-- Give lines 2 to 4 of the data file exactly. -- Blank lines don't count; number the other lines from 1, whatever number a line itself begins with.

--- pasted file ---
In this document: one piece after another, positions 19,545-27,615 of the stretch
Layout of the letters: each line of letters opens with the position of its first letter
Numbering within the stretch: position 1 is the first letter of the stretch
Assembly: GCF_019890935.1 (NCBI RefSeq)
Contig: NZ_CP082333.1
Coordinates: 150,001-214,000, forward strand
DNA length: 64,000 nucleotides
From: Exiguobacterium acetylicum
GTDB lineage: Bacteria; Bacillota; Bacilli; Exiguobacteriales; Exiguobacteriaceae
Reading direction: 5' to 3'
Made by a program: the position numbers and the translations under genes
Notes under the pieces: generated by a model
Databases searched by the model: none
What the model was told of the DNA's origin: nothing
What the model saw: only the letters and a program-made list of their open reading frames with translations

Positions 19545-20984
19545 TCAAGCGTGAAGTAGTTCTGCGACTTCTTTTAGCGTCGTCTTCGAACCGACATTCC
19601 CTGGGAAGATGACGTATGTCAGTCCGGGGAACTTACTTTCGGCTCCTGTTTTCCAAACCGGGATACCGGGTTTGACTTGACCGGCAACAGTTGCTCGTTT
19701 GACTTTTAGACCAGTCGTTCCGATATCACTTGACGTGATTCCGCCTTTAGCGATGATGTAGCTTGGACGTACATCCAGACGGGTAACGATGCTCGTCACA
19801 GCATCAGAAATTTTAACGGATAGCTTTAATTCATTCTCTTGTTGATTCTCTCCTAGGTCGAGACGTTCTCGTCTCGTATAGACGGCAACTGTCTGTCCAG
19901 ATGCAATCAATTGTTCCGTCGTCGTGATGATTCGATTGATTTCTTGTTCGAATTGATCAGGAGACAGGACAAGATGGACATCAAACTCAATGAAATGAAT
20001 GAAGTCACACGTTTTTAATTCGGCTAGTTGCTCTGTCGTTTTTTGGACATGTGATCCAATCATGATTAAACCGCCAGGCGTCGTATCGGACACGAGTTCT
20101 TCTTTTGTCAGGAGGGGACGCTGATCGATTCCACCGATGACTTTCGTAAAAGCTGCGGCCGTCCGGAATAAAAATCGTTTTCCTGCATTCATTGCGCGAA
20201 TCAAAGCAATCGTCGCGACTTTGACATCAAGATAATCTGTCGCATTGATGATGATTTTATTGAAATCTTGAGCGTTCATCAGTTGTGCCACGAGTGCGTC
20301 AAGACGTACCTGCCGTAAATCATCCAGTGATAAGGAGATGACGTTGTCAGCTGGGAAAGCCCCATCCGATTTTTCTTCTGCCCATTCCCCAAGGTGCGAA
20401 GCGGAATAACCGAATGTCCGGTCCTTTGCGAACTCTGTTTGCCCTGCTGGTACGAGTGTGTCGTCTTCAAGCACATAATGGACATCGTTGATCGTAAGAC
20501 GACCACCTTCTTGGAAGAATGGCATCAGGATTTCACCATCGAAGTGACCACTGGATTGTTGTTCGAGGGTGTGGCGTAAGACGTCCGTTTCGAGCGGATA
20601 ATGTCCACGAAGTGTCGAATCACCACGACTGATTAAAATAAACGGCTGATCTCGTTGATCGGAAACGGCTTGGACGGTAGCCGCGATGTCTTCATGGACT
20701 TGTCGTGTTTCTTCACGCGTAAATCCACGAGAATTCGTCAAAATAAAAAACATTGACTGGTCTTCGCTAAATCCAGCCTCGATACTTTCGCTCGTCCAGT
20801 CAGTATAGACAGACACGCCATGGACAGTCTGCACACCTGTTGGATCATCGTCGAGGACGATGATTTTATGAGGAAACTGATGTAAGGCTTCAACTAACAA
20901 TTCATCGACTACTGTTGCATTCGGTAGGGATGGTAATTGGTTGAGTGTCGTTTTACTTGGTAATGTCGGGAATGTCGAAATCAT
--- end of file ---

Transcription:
Layout of the letters: each line of letters opens with the position of its first letter
Numbering within the stretch: position 1 is the first letter of the stretch
Assembly: GCF_019890935.1 (NCBI RefSeq)